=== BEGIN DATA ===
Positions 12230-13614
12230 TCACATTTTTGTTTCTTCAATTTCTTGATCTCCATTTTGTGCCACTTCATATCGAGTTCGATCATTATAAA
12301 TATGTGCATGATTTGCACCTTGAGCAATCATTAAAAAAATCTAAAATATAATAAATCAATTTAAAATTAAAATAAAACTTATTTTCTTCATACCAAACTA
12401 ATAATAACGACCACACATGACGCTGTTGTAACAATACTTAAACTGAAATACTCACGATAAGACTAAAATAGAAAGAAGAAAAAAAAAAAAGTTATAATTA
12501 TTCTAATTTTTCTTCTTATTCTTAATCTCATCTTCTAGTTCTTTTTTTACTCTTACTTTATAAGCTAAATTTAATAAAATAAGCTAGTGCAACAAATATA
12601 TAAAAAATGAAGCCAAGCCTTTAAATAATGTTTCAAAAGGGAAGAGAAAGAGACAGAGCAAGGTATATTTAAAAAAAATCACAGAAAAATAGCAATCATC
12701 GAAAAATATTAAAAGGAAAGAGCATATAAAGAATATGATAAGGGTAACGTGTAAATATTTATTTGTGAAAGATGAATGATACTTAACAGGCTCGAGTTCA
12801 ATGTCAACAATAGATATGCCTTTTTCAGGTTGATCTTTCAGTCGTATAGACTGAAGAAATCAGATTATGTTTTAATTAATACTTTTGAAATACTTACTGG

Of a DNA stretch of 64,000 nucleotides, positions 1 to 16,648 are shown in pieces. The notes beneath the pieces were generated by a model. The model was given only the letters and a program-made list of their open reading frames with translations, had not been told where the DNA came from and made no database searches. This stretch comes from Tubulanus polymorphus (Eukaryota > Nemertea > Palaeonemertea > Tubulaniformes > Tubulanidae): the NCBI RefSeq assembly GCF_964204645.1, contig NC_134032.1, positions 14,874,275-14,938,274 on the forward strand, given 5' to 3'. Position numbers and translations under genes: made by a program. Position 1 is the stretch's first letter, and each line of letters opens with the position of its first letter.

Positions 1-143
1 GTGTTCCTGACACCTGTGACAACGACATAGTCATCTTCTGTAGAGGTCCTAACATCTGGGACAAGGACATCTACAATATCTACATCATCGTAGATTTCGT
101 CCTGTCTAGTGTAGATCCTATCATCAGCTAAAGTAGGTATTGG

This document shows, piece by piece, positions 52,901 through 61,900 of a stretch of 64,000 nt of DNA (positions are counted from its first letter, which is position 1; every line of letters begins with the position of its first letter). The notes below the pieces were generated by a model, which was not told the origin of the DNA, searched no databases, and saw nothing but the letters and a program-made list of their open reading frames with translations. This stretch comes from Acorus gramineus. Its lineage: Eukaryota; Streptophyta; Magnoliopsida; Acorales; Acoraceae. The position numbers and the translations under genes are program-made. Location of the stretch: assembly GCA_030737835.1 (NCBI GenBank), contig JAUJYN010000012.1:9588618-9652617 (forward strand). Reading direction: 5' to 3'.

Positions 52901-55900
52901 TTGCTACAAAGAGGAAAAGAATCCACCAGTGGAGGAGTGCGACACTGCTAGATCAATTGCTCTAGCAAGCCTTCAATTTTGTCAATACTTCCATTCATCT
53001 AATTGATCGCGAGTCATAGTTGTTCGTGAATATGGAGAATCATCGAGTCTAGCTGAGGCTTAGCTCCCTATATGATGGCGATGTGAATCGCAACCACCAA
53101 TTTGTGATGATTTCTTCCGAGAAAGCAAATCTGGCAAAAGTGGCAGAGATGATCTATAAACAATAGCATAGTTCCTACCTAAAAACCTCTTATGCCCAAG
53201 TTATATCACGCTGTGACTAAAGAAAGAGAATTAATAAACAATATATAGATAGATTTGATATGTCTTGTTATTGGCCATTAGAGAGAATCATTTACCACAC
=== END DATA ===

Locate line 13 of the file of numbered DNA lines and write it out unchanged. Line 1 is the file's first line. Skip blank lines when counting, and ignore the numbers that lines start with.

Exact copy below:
This document shows, piece by piece, positions 52,901 through 61,900 of a stretch of 64,000 nt of DNA (positions are counted from its first letter, which is position 1; every line of letters begins with the position of its first letter). The notes below the pieces were generated by a model, which was not told the origin of the DNA, searched no databases, and saw nothing but the letters and a program-made list of their open reading frames with translations. This stretch comes from Acorus gramineus. Its lineage: Eukaryota; Streptophyta; Magnoliopsida; Acorales; Acoraceae. The position numbers and the translations under genes are program-made. Location of the stretch: assembly GCA_030737835.1 (NCBI GenBank), contig JAUJYN010000012.1:9588618-9652617 (forward strand). Reading direction: 5' to 3'.